Twelfth Iterati by Ana Brandusescu
“Crowdmap: Avoiding the Dead Ushahidi graveyard!”
Ana is using Crowdmap to conduct applied field research in Lachine, Montreal, with the active collaboration of community partners via Espaces Lachine. An MA student in the Department of Geography at McGill University, she also has degrees in economics and liberal arts. Ana has plunged deep into geekness, having researched and developed geovisualization tools for trauma low-resource settings (Cape Town, SA) within the web 2.0/geoweb context. In her spare time, she enjoys mapping parties, playing with mobile phone apps and open-source technology that supports dialogue among community members about neighbourhood spaces. The University Spaces (Crowdmap) website was created for a graduate course research project on location-based services and more specifically, mobile phones.
Crowdmap’s technical set-up and management is simpler than that of Ushahidi. However, implementing it still requires consideration of the following: cause, consistency, flexibility and adaptability, cost, and uncertainty. In addition, how will participant anonymity and report content be managed? How can you avoid your Crowdmap ending up on the Dead Ushahidi graveyard?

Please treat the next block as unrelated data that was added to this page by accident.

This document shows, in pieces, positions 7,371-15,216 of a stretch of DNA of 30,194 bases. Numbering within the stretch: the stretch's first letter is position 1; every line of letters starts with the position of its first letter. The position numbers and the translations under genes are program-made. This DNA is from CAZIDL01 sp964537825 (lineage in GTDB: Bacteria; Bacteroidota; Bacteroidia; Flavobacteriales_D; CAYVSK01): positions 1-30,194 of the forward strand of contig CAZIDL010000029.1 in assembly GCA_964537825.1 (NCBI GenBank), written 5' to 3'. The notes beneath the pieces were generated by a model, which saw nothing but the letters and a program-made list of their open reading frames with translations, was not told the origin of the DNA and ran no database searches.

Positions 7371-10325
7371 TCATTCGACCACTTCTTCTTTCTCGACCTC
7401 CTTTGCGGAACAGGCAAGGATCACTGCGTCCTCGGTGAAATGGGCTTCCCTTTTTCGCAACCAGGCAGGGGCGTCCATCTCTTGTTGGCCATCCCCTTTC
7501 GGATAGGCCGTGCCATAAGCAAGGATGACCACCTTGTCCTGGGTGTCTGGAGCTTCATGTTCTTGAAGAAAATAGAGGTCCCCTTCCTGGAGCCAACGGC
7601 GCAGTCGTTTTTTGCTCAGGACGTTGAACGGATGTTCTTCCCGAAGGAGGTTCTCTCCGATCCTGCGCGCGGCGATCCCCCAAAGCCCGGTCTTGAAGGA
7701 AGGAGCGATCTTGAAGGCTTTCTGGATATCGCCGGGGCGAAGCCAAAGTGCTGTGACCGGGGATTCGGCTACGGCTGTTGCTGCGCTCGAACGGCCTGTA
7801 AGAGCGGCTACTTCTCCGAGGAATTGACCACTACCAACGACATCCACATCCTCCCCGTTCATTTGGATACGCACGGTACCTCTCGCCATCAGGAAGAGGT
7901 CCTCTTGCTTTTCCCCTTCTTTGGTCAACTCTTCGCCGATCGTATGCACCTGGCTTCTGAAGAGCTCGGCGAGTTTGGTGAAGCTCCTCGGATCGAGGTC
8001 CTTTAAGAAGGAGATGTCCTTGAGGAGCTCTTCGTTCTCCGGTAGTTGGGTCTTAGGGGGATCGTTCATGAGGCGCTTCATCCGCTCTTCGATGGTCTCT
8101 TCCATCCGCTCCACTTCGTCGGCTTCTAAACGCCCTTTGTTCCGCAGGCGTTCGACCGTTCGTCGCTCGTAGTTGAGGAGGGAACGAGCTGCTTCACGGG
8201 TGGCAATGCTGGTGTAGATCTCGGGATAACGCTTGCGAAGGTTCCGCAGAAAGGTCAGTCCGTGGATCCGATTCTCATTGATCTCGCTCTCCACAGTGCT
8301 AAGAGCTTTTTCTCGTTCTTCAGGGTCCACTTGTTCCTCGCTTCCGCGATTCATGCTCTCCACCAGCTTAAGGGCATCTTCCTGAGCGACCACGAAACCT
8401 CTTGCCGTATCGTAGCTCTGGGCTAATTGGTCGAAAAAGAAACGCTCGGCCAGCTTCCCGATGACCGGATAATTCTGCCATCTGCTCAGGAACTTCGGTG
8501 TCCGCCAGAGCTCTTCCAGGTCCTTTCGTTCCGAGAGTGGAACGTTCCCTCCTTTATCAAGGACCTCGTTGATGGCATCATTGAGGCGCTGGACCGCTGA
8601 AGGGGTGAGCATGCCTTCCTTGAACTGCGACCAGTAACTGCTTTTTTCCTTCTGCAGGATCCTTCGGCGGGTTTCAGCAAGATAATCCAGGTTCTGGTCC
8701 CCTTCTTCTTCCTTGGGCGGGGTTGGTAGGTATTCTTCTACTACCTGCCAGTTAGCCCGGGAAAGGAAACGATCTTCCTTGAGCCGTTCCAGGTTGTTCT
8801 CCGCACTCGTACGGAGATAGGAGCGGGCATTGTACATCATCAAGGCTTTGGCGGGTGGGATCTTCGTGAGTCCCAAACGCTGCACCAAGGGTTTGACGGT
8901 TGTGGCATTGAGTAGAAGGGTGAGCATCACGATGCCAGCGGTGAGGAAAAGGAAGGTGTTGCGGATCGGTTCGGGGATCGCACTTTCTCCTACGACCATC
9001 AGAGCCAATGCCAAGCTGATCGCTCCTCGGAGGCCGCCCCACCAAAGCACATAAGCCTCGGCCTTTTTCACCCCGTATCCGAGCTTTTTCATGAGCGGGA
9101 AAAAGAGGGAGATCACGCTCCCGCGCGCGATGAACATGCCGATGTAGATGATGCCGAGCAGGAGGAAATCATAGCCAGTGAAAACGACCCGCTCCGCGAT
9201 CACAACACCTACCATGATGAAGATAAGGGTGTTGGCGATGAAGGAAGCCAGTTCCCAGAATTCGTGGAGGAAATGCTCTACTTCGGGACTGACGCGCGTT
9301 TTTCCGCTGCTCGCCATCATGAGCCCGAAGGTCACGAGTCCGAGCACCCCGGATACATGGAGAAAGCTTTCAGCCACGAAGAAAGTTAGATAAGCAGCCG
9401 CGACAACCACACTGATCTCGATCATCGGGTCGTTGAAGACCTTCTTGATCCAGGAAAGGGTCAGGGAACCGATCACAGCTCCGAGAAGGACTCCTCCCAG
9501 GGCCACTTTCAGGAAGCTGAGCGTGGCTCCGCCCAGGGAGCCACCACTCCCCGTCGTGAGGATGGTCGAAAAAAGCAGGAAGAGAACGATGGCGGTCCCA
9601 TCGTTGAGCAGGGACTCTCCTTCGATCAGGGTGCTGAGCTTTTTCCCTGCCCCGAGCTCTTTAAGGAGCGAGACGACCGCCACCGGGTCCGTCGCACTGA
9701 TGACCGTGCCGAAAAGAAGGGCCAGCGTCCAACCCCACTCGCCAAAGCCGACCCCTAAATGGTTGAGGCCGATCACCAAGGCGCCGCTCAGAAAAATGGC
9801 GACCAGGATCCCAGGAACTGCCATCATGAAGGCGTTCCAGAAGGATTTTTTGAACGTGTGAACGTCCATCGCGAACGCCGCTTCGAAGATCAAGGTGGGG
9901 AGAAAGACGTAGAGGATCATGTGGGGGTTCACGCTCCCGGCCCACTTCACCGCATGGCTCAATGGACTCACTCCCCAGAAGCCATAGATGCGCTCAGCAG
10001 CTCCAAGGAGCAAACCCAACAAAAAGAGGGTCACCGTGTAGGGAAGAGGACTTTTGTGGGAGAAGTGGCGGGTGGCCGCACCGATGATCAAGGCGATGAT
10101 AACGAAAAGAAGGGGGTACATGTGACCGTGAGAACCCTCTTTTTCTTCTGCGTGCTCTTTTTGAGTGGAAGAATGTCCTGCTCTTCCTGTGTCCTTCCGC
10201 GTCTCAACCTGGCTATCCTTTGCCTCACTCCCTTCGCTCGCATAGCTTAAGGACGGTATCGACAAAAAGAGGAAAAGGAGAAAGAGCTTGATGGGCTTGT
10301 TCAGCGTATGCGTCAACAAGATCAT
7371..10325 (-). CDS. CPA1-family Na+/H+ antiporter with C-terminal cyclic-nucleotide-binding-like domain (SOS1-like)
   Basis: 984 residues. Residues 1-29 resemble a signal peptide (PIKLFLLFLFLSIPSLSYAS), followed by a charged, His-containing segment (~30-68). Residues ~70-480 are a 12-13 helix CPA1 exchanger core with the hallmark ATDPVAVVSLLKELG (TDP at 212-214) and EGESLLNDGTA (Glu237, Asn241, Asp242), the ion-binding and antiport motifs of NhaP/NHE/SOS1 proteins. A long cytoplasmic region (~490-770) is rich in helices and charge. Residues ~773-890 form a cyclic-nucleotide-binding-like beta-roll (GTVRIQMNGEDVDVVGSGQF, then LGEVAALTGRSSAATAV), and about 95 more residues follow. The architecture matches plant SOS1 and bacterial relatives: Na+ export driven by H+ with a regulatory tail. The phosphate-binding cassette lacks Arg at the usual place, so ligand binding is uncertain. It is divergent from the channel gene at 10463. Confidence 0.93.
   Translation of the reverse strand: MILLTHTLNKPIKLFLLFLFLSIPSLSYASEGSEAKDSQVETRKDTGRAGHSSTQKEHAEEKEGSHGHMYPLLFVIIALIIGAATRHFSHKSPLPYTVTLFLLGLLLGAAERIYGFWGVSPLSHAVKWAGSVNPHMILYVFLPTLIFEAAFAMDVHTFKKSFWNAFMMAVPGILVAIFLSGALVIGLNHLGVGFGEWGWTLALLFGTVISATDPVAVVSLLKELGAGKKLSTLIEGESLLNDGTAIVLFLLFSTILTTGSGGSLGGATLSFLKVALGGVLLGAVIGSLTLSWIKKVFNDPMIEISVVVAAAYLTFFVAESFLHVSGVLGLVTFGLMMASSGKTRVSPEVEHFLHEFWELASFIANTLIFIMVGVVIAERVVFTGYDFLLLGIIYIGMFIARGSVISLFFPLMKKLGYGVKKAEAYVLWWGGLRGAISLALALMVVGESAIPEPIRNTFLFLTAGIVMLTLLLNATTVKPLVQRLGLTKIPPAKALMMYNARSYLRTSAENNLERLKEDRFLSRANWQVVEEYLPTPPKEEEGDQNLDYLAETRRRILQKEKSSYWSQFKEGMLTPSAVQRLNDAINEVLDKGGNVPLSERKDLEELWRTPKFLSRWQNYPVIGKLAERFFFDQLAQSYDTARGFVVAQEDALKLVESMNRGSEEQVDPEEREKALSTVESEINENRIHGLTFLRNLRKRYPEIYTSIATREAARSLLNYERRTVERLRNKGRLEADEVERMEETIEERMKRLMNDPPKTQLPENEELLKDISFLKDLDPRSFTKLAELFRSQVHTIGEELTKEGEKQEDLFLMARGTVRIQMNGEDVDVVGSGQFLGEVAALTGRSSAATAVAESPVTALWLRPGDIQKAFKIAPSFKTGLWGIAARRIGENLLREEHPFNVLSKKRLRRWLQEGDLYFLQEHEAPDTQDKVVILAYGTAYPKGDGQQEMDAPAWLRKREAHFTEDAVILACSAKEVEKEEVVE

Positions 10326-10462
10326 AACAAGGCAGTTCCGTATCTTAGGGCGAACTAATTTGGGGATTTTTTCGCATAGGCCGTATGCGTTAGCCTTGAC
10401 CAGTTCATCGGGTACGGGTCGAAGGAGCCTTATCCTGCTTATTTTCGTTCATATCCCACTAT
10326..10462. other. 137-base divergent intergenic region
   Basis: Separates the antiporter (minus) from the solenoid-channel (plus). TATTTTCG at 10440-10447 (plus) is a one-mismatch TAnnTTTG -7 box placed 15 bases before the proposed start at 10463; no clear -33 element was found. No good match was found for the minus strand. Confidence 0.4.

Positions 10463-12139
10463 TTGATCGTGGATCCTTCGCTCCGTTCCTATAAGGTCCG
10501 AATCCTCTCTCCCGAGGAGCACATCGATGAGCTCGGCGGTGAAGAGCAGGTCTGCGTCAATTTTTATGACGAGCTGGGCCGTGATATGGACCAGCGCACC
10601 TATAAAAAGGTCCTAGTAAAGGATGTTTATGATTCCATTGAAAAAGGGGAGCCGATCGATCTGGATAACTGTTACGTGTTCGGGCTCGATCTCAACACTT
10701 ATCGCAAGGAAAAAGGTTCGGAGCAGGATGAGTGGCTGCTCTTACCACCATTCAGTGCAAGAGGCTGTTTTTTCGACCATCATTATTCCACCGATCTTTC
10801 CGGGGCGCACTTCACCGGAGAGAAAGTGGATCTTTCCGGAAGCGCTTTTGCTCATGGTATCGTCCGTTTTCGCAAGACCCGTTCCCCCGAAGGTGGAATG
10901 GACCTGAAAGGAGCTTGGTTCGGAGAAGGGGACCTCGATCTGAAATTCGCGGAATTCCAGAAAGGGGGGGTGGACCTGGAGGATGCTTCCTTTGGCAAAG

In 2008, the Ushahidi platform was utilized to collect citizen reports on the post-election violence incidents in Kenya. Ever since, it has become the ubiquitous platform for crisis mapping. It provided a simple and effective method of aggregating reports on an interactive map via mobile phones (SMS), emails, Tweets and/or website reports. Ushahidi has since been applied to other critical events, and natural disasters (for example, the Haiti earthquake). Because of its popularity, Ushahidi created Crowdmap, a cloud-based server version of the platform, free of coding skills and web-server knowledge for less tech savvy administrators. Beyond the accessibility of technology, Crowdmap still requires consideration of the following: cause, consistency, flexibility and adaptability, cost, and uncertainty. How will participant anonymity and report content be managed? How can you avoid your Crowdmap ending up on the Dead Ushahidi graveyard?